A "drunks-only" ambulance is mobilised on occasions of widespread drunkenness in central London. What's it like aboard the "Booze Bus" on one of the busiest party nights of the year?
By Alexis Akwagyiram, BBC News
"I love the job - I like being able to make a difference. No two days are ever the same," says paramedic Brian Hayes with a jovial grin as he describes his job.
Over the course of a 12-hour shift on Friday night, he and his two colleagues on the Alternative Response Vehicle - or Booze Bus, as it's more commonly known - draw on their reserves of composure, ingenuity and stoicism to treat more than 20 dazed drunks.
At St Thomas' Hospital, where some of these patients are taken, a visibly-frustrated doctor speaks despairingly of dealing with a tide of alcohol-related problems, instead of people who are seriously ill.
"Everyone I've treated tonight has been drunk - this is ridiculous," he says.
At about 0200GMT, he predicts things are only going to get worse as the night goes on.
"I have no beds in my observation units as we're full already. This is the calm before the storm - it'll go ballistic."
One drunk patient had assaulted him, he says, and the waiting room was full of people being sick or aggressive.
"Twenty-four hour drinking has made a huge, huge difference. The problem is that staff are dealing with people who are drunk and don't know what they're doing," he says.
"Doctors are run off their feet and in the vast majority of cases it is just alcohol. It is binge drinking. We don't see people who've had just two drinks. People have had 20 shots of vodka.
"They're generally 18 to 25, but it's all sorts - including lawyers and people in their 60s."
An hour later the stench inside the ambulance is thick and overpowering after three patients have been picked up.
The smell of stomach bile, excrement and stale urine fills the enclosed space as the vehicle speeds through the West End streets.
A scantily-clad 21-year-old woman lies motionless with one arm attached to a saline drip. She was found lying unconscious near a West End club and taken inside by a doorman.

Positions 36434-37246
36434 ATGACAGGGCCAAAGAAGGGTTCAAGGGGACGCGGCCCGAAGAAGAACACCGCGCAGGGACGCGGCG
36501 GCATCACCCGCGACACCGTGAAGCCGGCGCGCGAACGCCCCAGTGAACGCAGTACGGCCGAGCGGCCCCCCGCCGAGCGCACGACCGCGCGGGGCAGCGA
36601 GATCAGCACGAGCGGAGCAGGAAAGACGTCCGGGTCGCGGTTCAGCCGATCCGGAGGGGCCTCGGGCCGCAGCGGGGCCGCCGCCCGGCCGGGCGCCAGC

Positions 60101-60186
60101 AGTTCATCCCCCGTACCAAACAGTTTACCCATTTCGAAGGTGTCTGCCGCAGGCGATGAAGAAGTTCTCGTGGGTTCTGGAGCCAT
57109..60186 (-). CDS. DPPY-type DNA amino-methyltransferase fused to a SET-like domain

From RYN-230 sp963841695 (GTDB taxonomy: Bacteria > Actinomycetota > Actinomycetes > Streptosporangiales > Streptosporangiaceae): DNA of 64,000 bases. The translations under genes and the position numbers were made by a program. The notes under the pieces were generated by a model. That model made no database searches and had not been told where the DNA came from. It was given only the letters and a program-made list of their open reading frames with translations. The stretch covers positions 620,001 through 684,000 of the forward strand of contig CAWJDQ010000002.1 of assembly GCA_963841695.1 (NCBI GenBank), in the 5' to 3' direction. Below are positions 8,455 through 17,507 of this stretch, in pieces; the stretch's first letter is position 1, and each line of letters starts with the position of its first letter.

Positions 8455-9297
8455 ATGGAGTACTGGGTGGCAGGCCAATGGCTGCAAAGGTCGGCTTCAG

Her stockings sag limply around her ankles and she occasionally stirs to vomit into a tray, her eyes opening briefly and rolling towards the ceiling.
On a seat next to her a man in his early 30s is being attended to. He was found unconscious in a corner of the same nightclub suffering from the effects of a cocktail of drink and drugs.
Another seat is occupied by a 60-year-old man, found outside Holborn Tube station, whose silver hair is matted with a layer of thick, crimson blood. He is slumped, with a steady trickle of saliva dribbling down his chin. The man has soiled himself.
The Booze Bus - or Vomit Comet, as it has also been dubbed - was Mr Hayes's creation three years ago. The three paramedics take the alcohol ambulance out at times of heavy drinking, such as the World Cup, Gay Pride and the festive season. On a busy night it treats more than 20 people.
"The idea was to make everyone's life easier and make handling Christmas drinking more manageable," says Mr Hayes, 37.
"Normal ambulances are freed up to do work that matters and can save lives. It also means there's a hospital bed free."
Unlike other ambulances, it does not carry an ECG machine because it won't need to treat chest pains and the extra space can be filled by a patient.
It can take up to five patients to hospital in one trip - if no-one is seriously injured - rather than sending multiple ambulances.
On a Friday night in mid-December, with Christmas office parties in full flow, Leicester Square and Soho are packed with revellers, increasing the demand on London Ambulance Service by 10 to 15% compared to a normal Friday.
Mark, a civil servant manager in his 40s who had been drinking since 12 noon, found himself slumped over his Chinese meal due to one such party - prompting his colleagues to tie him to a chair and carry him out of a restaurant.
And there was Sally, a 24-year-old accountant, who was struck by a glass which was either dropped or thrown at her firm's festive celebration and left a shard embedded in her forehead.
Meanwhile, Stephan, a Swedish special effects technician broke and dislocated his ankle after climbing over railings to get into Soho Square Gardens after drinking at least seven pints at his work party.
But 18-year-old James bucked the party trend and was instead a victim of pure violence. He was found wandering around Leicester Square shirtless, with one shoe and a bloodied face after being set upon by more than a dozen youths.
Throughout the night and early hours, the three crew members exchange rapid-fire banter and remain upbeat when faced with a procession of bleary-eye patients in all shapes, sizes and ages.
"It's about being tolerant. Most of the people we deal with have been vomiting on themselves," explains Mr Hayes.
But he adds: "It scares me that these young girls are getting into nightclubs. There is a massive problem with underage drinking.
"I don't know what's happening to society as a whole. It's scary - it's not just the kids. It's also adults. People in their 40s and 50s who you would think know better.
"But then you get a job where you make a massive difference, and you feel much better."